To add salt to injury, there is this tendency to shatter the mirror simply because someone does not like what they are seeing. It will not work that way. The abolishment of trading in the fungible stocks of three counters, namely Old Mutual, PPC and SeedCo will not protect the currency from a freefall.

The overreliance on these selected stocks is evidence of caged investors who had been trying to exit the trap. To claim that such a move will not scare foreign investors will be deception of the highest order. Indeed, on the surface, we have good intentions at times, but the consequences continue to be unfathomable.
Of late, one of the government’s biggest shortcomings has been a lackadaisical approach to the need to correct or reverse poor policy prescriptions.

The insistence on exchange rate parity between the greenback and the Zimdollar was meant to facilitate the proverbial “bank robbery”, only to be discarded after foreign direct investment dwindled to levels never seen in recent times. Portfolio investment has literally vanished with the recent moves to short-change investors, as pronounced through monetary policy, a final nail in the coffin.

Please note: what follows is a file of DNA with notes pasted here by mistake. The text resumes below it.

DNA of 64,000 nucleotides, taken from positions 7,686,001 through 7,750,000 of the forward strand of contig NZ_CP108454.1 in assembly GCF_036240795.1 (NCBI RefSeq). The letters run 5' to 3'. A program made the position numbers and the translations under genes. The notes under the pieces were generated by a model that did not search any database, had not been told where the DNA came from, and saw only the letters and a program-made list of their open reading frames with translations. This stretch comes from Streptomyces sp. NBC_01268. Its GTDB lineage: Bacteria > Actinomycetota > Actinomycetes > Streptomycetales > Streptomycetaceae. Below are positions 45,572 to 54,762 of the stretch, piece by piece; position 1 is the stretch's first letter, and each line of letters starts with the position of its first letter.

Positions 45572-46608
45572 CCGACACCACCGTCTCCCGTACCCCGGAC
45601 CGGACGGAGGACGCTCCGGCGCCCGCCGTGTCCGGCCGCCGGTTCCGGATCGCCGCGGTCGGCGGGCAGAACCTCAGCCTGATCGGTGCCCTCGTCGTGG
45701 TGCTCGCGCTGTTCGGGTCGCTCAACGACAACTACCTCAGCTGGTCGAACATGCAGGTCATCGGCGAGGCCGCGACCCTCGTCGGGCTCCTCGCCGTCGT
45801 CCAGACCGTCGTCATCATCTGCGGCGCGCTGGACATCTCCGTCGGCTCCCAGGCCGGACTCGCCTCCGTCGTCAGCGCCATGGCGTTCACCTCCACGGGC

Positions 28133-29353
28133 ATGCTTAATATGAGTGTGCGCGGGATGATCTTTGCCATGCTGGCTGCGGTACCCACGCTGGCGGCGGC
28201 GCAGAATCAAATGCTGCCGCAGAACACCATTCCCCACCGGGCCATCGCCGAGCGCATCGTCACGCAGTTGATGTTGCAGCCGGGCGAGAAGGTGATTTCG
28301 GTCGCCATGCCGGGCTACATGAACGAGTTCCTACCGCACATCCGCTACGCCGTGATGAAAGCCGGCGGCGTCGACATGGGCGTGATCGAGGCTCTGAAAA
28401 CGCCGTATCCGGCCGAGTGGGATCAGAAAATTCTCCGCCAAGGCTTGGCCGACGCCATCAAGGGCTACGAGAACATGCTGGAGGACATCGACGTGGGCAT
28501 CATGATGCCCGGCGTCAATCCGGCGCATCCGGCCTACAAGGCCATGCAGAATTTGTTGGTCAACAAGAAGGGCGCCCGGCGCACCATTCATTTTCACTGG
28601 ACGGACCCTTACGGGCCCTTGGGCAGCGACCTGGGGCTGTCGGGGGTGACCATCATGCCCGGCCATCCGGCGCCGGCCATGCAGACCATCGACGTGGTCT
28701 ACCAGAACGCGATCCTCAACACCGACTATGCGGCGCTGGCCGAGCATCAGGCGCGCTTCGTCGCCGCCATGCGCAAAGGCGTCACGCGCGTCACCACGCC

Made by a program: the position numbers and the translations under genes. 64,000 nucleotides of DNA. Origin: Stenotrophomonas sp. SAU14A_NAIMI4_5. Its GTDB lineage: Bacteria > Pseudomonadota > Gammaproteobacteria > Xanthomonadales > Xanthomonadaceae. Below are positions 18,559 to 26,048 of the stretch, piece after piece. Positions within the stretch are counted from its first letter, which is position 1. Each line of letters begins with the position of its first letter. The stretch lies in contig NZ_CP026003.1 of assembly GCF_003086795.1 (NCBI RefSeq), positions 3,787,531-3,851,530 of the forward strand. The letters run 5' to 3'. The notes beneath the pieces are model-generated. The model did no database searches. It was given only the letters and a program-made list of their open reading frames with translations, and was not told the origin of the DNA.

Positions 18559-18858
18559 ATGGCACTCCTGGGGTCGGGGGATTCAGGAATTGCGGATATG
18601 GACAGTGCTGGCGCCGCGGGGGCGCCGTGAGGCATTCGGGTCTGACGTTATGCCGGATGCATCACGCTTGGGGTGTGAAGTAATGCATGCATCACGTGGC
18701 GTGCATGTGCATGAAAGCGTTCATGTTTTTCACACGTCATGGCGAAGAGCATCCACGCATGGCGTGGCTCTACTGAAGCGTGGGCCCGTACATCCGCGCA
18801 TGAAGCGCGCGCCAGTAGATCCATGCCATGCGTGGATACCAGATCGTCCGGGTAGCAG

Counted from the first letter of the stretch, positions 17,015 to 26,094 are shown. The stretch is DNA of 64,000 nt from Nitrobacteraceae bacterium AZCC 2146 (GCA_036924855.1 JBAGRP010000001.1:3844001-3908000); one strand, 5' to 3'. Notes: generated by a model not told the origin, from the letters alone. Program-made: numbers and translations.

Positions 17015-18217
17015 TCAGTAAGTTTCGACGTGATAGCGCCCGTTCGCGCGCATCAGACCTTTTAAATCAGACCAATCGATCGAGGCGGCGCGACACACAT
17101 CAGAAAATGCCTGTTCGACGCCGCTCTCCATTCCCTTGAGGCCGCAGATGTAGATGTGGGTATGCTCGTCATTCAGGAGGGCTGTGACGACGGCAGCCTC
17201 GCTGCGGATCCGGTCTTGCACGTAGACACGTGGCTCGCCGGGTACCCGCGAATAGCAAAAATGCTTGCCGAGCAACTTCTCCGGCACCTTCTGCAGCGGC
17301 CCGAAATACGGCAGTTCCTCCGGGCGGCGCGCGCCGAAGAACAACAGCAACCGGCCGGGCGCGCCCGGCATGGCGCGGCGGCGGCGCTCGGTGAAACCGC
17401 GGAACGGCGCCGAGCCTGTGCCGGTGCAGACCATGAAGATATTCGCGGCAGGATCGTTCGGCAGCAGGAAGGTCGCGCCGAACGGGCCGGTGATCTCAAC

The arguments in the monetary policy statement were pointing to double dipping and lack of substantiated documentation as reasons to turn down some applications for funding under the legacy debt framework. Procrastination remains an albatross around the government’s neck. As we speak, a new round of defiance is alive, anchored on the insistence that the interbank forex market does exist, yet, in real terms, it is just a smokescreen to continue looting exporters’ funds and, before we know it, new exchange control regulations will be in place restricting the utilisation of free funds.